In recent years there has been a constant incorporation of technologies into schools. Teachers and students have become accustomed to the use of digital tools in the teaching and learning process.
In this way, the variables that have traditionally been related to the academic performance of students must now be expanded to include technologies. Especially those that correspond to the institutional technological environment, accessibility and use of the internet. They are new determinants of academic performance that affect student work in different areas and in different ways.
But do we really know how to use online resources as useful tools for student learning? How does the use of these resources condition your academic performance?
A study among students
To try to answer both questions, we carried out a recent investigation , in which we elaborated and applied a survey to 1,488 Castilian-Leonese students between 12 and 18 years old who were in the compulsory secondary education stage. The survey consisted of sixty questions regarding the use that young people make of five technological tools: search engines, wikis, blogs, podcasts and streaming, and instant messaging; and on the use made of these tools in the classroom during the teaching and learning process.
The results obtained allow us to affirm that the studied tools are known by practically all the students. Of these tools, the most used by young people are search engines (98%), such as Google or Safari, followed by instant messaging applications (96%) such as WhatsApp or Telegram, and other tools such as YouTube (90% ).
How does it affect performance?
When studying the use of digital tools in the classroom during the teaching and learning process and its effect on academic performance, the results vary according to the subjects. In the case of the Science subject, students who used online resources presented higher academic performance than those who did not use it.
In Mathematics, it was the students who used resources such as YouTube who presented the best performance. In the case of Spanish Language, the use of search engines and blogs was especially beneficial for student performance.
In the case of the English Foreign Language subject, those students in whose classrooms were working with Google and YouTube had a higher academic performance.
Better with internet
The results obtained allow us to conclude that young people use these resources on a daily basis outside of school, especially at home. That they have a functional knowledge of each of the tools, since they select them according to the purpose or purpose, and that, regardless of the subject or the specific resource chosen, access to the Internet improves the performance of students in all subjects.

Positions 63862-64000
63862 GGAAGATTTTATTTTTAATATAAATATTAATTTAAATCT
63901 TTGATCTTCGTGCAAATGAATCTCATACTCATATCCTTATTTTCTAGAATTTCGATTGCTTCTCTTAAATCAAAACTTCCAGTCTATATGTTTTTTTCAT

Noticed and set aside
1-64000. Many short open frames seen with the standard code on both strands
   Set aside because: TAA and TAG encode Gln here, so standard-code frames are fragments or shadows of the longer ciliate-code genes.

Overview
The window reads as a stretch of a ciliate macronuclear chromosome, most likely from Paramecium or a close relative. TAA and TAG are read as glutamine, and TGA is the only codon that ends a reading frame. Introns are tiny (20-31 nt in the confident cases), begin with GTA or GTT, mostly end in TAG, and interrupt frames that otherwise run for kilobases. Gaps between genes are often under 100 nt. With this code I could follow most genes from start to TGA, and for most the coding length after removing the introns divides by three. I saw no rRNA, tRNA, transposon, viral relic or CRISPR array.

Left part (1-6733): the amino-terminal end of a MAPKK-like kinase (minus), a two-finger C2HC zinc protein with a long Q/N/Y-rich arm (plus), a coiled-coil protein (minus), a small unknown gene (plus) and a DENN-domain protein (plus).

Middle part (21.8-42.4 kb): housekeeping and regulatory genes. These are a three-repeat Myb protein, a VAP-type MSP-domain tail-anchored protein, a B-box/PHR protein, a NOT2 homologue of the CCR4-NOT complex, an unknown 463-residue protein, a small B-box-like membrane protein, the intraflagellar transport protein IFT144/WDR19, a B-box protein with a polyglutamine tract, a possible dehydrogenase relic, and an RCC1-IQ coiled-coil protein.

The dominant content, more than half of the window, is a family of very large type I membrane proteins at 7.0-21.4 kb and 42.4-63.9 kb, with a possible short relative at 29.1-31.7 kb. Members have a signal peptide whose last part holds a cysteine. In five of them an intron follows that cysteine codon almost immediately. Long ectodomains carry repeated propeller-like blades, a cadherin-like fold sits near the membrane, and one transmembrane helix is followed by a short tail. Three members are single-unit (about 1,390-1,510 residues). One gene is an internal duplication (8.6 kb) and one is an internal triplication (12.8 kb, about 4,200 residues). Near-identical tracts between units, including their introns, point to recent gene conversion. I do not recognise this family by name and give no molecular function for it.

At the same time, the results show that, regardless of the use of online tools, women perform better than men in the linguistic field in the subjects of Spanish and English. Furthermore, the youngest adolescents, twelve and thirteen years old, perform better in the four subjects studied (Science, Mathematics, Spanish and English).
Youtube, the best
Finally, this study shows that the use of technological tools in the classroom significantly affects the performance of adolescent students in the subjects analyzed (Science, Mathematics, Spanish and English).
It exerts a positive influence in the areas of Science, Spanish and English, and negative in the area of Mathematics, with the exception of the YouTube tool, which seems to have positive effects on performance in the four subjects studied.
Students using search engines perform significantly better in Science, Spanish, and English. However, in Mathematics, students who do not use any of these technological tools in the classroom, except YouTube, perform better.
These results partially coincide with those obtained in other studies that show that the use of the same technological tool in learning can have a positive impact in some areas and negative in others.
Therefore, this research has significant implications on the proper use of technologies in the classroom, since it is important that teachers know what, when and for what young people use technologies and which of these tools exert positive influences on the classroom. academic performance of adolescent students when used in classrooms.
Author Bios: Isabel Cantón Mayo is Emeritus Professor of Didactics and School Organization and Sheila Garcia Martin is Assistant Professor of the Department of Didactics and School Organization both at the Universidad de León